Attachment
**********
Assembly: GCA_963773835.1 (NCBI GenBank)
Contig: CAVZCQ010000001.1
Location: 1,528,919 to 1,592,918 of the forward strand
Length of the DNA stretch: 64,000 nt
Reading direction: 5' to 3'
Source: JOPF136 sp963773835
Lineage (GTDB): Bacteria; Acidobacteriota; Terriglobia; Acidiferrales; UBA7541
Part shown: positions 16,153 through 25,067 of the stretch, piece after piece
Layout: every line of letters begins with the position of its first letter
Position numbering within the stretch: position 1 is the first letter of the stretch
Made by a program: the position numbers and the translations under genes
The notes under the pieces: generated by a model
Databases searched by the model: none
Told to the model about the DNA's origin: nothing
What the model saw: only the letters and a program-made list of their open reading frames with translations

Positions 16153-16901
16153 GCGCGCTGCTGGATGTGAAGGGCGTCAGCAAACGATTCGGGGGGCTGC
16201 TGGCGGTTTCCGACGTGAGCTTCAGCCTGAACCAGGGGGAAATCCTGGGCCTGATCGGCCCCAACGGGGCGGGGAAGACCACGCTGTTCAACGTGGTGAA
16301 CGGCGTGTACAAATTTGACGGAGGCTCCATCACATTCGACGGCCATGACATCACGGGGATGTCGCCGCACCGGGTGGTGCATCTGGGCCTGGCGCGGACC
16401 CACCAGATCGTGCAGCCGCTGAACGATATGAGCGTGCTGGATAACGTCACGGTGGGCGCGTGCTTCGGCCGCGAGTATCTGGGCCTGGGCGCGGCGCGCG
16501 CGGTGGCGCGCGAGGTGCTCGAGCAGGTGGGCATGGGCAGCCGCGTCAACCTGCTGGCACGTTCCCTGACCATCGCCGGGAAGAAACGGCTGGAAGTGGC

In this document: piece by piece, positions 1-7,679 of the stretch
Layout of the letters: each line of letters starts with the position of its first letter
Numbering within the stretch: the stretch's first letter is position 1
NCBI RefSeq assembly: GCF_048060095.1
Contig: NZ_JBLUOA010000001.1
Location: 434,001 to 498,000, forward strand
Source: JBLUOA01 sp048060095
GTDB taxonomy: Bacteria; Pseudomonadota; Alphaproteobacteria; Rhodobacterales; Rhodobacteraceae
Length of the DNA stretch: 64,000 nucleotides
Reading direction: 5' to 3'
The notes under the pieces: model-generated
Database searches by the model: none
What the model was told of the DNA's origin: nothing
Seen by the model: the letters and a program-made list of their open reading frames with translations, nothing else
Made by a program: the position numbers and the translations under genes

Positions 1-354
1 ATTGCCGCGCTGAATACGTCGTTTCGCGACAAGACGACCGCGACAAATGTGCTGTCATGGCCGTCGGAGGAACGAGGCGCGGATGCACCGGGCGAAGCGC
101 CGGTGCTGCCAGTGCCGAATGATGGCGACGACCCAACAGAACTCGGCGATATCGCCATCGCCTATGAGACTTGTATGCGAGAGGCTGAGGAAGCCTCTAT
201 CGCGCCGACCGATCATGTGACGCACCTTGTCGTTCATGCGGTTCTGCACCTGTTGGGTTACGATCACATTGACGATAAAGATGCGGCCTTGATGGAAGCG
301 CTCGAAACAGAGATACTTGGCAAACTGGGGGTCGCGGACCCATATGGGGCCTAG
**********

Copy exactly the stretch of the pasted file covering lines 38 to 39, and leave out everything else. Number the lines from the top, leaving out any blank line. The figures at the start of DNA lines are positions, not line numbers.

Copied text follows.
1 ATTGCCGCGCTGAATACGTCGTTTCGCGACAAGACGACCGCGACAAATGTGCTGTCATGGCCGTCGGAGGAACGAGGCGCGGATGCACCGGGCGAAGCGC
101 CGGTGCTGCCAGTGCCGAATGATGGCGACGACCCAACAGAACTCGGCGATATCGCCATCGCCTATGAGACTTGTATGCGAGAGGCTGAGGAAGCCTCTAT